Social Democrats outline plans for Irish National Health Service

The party has laid out its plans for a health service that "would be accessible to all" in its policy manifesto

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The Social Democrats have broken ranks with the major political parties - by proposing to keep the Universal Social Charge.

The party says the charge brings in around €4 billion a year, which goes towards valuable public services.

While the major parties hope to scrap the charge for all or most workers, the Social Democrats instead want to retain it fund services such as an Irish National Health Service.

The party, which is set to contest its first general election, says that a publicly funded health service "would be accessible to all, improve health outcomes and reduce the cost to deliver high quality healthcare".

The party also wants to provide free school books and transport for every primary school pupil in Ireland.

The proposals are included in the party's general election policy manifesto, which was launched today.

The manifesto also calls for removing the 8th Amendment from the Constitution, and the introduction of a 'modern legislative regime' to replace it.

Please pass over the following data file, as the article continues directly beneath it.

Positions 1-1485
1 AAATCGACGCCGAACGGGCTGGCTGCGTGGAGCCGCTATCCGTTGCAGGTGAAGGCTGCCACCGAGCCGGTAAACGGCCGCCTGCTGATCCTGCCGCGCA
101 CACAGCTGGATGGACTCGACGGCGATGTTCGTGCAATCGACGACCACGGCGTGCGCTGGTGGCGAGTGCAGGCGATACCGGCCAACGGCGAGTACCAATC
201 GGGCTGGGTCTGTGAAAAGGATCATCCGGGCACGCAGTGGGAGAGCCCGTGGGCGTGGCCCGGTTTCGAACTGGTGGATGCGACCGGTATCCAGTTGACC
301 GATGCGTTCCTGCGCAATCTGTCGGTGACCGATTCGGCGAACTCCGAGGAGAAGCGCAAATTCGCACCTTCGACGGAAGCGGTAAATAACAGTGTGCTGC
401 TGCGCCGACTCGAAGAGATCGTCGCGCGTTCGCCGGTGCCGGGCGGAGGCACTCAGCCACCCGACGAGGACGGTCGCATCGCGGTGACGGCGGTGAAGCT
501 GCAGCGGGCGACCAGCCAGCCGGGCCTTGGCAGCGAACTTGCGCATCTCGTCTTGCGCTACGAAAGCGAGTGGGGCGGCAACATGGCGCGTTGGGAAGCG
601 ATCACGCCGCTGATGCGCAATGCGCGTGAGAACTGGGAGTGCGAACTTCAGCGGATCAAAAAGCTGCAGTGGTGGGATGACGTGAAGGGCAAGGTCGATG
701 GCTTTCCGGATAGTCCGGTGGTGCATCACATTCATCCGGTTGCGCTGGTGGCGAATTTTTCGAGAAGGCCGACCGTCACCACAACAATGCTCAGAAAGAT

The Social Democrats party was founded last year by TDs Roisín Shortall, Stephen Donnelly and Catherine Murphy.

The party says, "the entire focus of our framework of policies is to reduce the cost of living for everyone by investing in key public services.

"We have created a set of practical policies that are accessible and brief yet their implementation would ensure a fairer society for us all," they add.

You can read the Social Democrat's full election manifesto here, which was released ahead of a public launch on Dublin's Grafton Street earlier today. 

Róisín Shortall spoke to Newstalk Lunchtime today about the launch of the campaign and outlined the party's manifesto:

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